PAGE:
“Moreover, A-shares offer investment opportunities that are not accessible through Chinese offshore markets. Compared to Hong Kong-listed H-shares, they enable greater diversification across sectors such as consumer goods and services, health care, industrials, commodities and technology. By investing in A-shares, international investors can obtain greater and more diversified exposure to many of the fast-growing sectors.”

Does that mean A-shares data should be treated differently when used for quantitative investment strategies?

“Yes and no. ‘No’, because Robeco’s quantitative research methodology and stock selection models, based on proven factors, also apply to the A-shares market. And ‘yes’, in the sense that we take additional steps to ensure the quality of the data used as input for the models. It is important to make sure this data is reliable.”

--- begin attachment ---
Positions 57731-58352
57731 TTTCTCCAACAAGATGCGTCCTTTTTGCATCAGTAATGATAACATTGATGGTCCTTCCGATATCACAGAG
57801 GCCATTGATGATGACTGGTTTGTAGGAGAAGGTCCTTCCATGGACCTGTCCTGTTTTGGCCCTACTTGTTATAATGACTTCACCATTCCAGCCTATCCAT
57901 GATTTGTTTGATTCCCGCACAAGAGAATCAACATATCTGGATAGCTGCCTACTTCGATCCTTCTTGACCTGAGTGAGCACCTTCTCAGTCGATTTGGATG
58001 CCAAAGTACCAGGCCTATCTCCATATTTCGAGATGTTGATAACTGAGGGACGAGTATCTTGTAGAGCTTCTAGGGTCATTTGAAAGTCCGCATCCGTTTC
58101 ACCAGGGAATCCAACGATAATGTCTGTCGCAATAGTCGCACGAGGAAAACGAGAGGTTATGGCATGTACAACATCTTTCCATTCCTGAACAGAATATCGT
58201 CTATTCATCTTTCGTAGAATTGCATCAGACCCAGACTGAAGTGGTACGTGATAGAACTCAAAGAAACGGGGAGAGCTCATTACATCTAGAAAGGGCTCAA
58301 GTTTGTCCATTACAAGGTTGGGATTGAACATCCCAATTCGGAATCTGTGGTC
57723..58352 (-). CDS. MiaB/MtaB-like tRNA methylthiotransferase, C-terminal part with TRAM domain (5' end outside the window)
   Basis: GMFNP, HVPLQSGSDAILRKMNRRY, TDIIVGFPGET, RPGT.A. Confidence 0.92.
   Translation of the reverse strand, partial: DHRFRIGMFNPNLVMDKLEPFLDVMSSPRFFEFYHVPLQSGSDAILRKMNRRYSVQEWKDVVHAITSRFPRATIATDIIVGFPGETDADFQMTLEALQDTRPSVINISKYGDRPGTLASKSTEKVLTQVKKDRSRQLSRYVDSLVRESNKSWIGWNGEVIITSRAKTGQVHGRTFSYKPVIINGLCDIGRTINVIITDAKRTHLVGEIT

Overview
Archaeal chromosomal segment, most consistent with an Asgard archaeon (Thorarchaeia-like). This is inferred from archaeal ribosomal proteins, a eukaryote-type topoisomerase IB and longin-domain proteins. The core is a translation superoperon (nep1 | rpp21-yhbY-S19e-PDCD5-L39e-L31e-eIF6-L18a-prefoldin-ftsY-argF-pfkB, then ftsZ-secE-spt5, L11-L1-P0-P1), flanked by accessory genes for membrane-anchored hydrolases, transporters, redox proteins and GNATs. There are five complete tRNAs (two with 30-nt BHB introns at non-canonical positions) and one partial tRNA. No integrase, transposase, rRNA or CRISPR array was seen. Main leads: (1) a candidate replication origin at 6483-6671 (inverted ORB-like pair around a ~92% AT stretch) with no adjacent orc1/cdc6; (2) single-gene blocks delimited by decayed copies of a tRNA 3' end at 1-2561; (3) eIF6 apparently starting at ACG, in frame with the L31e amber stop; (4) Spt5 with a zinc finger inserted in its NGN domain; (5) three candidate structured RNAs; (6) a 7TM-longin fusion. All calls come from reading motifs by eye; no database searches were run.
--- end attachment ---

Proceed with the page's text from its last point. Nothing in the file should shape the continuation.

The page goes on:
“China’s economy has experienced tremendous changes over the past three decades, and so have Chinese companies. Such radical changes have translated into fast business transformation and sometimes convenient ‘shortcuts’ towards the capital markets, such as backdoor listings on the A-shares market.”

“To verify the quality of the data, we first look at its consistency. For example, if a water pump company ‘changed’ into a digital marketing company a year ago, the stock’s prior historical data is not valid anymore. Second, we take an active stance concerning corporate governance issues. If a company is suspected of significant manipulation of its financial statements, then the data for that stock is not reliable.”